First from the Turkish delegation spoke Minister Volkan Bozkır to whom the opening of Chapter 17 was not enough. The re-energising of Turkish-European relations will be a fact when chapters 15 (Energy), 23 (Judiciary and Fundamental Rights), 24 (Justice, Freedom, and Security), 26 (Education and Culture), and 31 (Foreign, Security and Defence Policy) are opened. “Turkey expects to join the Union as an equal member with all the rights and obligations which would imply upon the successful conclusion of negotiations”, stressed Mr Bozkır. Mehmet Şimşek, the deputy prime minister, added that Turkey would do whatever is necessary to become a full member of the EU, which includes unfreezing by the Turkish side of several unsolved issues between the two sides – the additional protocol for including Cyprus in the Customs Union, the resolution of the Cyprus issue, the implementation of the readmission agreement, and as of end November controlling the refugee flow to Europe, the fight against terrorism and cooperation on solving a number of conflicts in the Middle East.
It became clear from the statements of leaders several days later during the EU summit of December 17-18 that member states are not ready at all to respond with reciprocity to the Turkish strive for full membership. German Chancellor Angela Merkel said during a midnight press-conference in Brussels that she was forced to work for Turkey’s membership by her predecessor Gerhard Schröder, who made the decision Turkey to receive candidate country status on his own. “I wouldn't have decided that at the time. But I feel bound to build on what was decided by my predecessor”. She said that in the context of the British demands that member states commit to making changes in the foundation treaties at a later time, which will answer British concerns, by stating that such important decisions demand coalition negotiations, debates in parliament, and that it is wrong for today’s leaders to make commitments instead of future governments.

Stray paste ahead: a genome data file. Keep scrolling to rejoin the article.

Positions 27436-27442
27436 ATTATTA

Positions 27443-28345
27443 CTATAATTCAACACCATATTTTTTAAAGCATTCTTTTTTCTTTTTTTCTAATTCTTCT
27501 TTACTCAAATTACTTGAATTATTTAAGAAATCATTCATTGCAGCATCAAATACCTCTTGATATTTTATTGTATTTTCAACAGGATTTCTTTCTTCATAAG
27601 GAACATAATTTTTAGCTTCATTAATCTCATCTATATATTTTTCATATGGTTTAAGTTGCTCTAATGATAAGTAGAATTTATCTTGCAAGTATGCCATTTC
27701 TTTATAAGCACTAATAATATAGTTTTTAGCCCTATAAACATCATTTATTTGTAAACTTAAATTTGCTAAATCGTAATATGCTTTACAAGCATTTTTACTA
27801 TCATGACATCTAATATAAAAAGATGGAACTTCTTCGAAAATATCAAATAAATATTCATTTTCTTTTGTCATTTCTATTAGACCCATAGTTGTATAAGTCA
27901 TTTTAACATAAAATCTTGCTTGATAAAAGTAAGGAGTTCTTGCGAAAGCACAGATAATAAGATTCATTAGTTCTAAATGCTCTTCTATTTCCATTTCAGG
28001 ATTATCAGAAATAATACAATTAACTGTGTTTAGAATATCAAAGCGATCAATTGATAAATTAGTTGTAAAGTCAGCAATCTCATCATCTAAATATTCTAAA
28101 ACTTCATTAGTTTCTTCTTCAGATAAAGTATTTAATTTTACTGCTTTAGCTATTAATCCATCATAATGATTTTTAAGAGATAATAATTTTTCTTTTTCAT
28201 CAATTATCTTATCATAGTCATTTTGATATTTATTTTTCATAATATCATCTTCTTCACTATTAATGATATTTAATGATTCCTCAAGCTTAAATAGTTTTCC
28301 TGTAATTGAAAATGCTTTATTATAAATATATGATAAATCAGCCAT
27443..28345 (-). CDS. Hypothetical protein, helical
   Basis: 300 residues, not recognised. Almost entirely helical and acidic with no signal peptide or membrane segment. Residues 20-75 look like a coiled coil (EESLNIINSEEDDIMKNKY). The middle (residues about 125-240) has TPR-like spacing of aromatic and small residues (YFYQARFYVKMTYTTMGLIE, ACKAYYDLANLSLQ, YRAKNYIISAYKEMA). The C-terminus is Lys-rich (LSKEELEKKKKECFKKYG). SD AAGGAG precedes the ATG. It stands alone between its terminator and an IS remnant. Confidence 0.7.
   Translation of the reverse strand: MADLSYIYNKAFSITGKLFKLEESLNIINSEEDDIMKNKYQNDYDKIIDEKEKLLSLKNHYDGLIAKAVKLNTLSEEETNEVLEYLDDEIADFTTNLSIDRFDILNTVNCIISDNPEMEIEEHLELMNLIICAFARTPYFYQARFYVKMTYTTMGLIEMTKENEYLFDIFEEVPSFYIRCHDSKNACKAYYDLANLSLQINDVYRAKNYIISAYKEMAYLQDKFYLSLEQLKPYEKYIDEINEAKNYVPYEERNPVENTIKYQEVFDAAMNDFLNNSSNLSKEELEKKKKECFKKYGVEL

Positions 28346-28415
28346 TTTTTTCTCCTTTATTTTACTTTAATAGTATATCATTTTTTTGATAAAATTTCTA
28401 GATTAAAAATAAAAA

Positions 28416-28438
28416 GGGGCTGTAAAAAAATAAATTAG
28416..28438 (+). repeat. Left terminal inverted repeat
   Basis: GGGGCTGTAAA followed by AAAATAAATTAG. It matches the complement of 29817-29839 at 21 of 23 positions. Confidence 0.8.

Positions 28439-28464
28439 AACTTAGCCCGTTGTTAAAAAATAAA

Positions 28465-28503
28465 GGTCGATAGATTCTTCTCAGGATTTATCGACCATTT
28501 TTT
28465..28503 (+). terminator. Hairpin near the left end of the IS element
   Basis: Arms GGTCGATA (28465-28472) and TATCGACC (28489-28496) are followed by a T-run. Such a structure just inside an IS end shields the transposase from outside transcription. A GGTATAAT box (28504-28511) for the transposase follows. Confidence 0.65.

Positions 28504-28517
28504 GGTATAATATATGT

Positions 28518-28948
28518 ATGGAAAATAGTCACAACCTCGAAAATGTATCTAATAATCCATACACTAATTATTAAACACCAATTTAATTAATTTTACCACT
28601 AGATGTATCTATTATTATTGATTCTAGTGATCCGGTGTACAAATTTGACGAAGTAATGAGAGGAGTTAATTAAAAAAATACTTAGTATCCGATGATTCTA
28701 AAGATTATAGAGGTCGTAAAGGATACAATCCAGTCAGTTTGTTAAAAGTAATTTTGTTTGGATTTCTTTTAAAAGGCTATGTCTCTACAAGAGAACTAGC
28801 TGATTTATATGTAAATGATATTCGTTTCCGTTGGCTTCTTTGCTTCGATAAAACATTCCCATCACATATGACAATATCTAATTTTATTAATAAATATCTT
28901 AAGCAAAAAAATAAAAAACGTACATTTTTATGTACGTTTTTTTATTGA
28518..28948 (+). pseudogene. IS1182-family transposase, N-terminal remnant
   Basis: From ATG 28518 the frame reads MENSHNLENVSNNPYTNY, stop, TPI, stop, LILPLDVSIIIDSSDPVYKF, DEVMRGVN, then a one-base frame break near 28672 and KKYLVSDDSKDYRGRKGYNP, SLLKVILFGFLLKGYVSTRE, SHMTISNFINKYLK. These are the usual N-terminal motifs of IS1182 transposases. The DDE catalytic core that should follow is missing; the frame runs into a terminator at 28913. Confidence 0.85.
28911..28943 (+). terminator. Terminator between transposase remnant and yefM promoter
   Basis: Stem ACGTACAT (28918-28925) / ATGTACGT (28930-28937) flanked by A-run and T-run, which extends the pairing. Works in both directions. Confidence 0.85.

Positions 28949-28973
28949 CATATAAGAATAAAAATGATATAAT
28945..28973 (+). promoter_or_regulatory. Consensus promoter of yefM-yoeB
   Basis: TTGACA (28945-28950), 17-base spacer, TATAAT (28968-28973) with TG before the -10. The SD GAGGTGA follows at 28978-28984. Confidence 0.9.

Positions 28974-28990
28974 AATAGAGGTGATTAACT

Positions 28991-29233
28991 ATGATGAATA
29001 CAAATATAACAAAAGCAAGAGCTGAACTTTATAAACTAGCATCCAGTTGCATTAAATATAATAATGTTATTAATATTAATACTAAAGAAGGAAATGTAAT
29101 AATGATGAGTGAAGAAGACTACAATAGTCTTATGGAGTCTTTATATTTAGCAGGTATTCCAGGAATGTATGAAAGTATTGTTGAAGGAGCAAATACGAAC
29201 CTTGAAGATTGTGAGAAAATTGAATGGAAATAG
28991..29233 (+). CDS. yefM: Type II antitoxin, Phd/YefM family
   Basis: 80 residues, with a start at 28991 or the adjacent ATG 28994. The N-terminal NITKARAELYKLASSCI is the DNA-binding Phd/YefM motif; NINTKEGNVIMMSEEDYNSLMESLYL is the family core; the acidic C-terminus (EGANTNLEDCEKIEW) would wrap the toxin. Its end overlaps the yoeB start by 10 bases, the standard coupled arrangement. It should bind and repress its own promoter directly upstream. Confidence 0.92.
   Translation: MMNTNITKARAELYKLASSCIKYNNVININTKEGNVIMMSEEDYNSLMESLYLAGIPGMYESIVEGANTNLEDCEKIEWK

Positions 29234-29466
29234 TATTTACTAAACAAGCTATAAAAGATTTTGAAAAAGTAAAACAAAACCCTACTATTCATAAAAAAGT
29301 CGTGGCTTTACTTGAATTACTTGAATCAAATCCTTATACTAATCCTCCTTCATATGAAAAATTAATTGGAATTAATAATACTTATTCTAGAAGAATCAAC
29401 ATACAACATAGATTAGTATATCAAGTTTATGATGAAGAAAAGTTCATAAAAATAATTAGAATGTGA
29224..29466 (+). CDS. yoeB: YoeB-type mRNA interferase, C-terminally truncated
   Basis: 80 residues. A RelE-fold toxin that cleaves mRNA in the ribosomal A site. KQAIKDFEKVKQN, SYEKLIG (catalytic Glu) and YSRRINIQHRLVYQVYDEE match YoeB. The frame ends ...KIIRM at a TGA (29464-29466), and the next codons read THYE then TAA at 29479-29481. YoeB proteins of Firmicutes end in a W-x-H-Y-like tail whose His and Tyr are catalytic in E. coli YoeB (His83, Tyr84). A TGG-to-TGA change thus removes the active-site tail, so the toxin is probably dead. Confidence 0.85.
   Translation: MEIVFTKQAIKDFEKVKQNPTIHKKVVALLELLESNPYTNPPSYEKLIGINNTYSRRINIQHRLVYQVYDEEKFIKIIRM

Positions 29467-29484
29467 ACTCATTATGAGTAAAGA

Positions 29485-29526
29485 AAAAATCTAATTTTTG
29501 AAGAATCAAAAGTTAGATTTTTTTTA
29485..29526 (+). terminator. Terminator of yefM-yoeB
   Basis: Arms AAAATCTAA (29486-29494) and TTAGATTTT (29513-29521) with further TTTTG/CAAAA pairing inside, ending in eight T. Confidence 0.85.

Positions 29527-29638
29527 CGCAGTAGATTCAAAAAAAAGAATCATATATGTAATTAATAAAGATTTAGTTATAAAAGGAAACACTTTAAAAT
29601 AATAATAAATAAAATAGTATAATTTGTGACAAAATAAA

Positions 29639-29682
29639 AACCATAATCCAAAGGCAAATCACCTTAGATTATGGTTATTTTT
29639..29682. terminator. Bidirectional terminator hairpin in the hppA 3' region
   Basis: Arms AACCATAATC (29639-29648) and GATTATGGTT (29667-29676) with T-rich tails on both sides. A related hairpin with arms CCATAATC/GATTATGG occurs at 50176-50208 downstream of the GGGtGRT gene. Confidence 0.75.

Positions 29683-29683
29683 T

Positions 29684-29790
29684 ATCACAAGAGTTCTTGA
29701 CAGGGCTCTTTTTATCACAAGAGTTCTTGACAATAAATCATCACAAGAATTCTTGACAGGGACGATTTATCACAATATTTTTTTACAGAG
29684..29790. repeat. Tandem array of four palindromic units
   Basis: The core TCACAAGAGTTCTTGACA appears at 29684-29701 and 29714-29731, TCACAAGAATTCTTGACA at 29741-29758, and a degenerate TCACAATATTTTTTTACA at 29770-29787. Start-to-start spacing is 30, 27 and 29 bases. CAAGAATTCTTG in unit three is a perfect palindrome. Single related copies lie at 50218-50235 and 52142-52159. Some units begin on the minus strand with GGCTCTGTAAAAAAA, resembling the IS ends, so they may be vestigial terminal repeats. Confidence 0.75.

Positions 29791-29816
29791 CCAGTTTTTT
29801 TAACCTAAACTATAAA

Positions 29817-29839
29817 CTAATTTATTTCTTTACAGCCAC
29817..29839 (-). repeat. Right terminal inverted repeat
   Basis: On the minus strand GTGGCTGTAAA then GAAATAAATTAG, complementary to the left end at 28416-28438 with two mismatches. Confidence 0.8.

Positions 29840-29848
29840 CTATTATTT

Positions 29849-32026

In 2004 Gerhard Schröder promised Germany’s support for Turkey’s membership, regardless of growing opposition within the country. One of the most avid critics of his decision at the time was namely Angela Merkel who, as a leader of the Christian Democratic Union, made it clear that she would do all in her power to stop Turkey’s candidacy in the EU if she was elected. French President François Hollande expressed France’s usual restraint on the issue. At the European Parliament, several days earlier, during the discussion on the programme for the December summit, British eurosceptics posed the question about Turkey’s EU membership directly to the leader of the group of European Conservatives and Reformists, where the British Conservatives of David Cameron are represented. Syed Kamall replied: “We need to be honest with Turkey. Turkey will never be part of the EU. I’m sorry. And there are a few reasons. Some of it based on prejudice about their faith, some because they believe Turkey is not in Europe, some because they want a common foreign and security policy, others worry about the number of MEPs”.
Those are just single examples of the rather negative attitude within the EU towards a possible future Turkish membership in the Union, but the problem is that for a full decade, since Turkey has been granted an official candidate country status, the Union has been postponing answering the question whether its membership is acceptable at all to European citizens. At the moment the dire need for control over the refugee flows is forcing European leaders to continue playing the game of enlargement, hoping the problems that Turkey has will give enough time to member states to come up with a way out of the mess they themselves created ten years ago. And the problems are many and extremely serious. One of them is repressions against journalists and media. During the press-conference in Brussels last month a journalist from the Turkish newspaper Zaman asked both sides what would be the solution to the problem with the journalists arrested in November – the editor-in-chief of the Cumhuriyet newspaper Can Dündar and the head of the newspaper’s Ankara office Erdem Gül.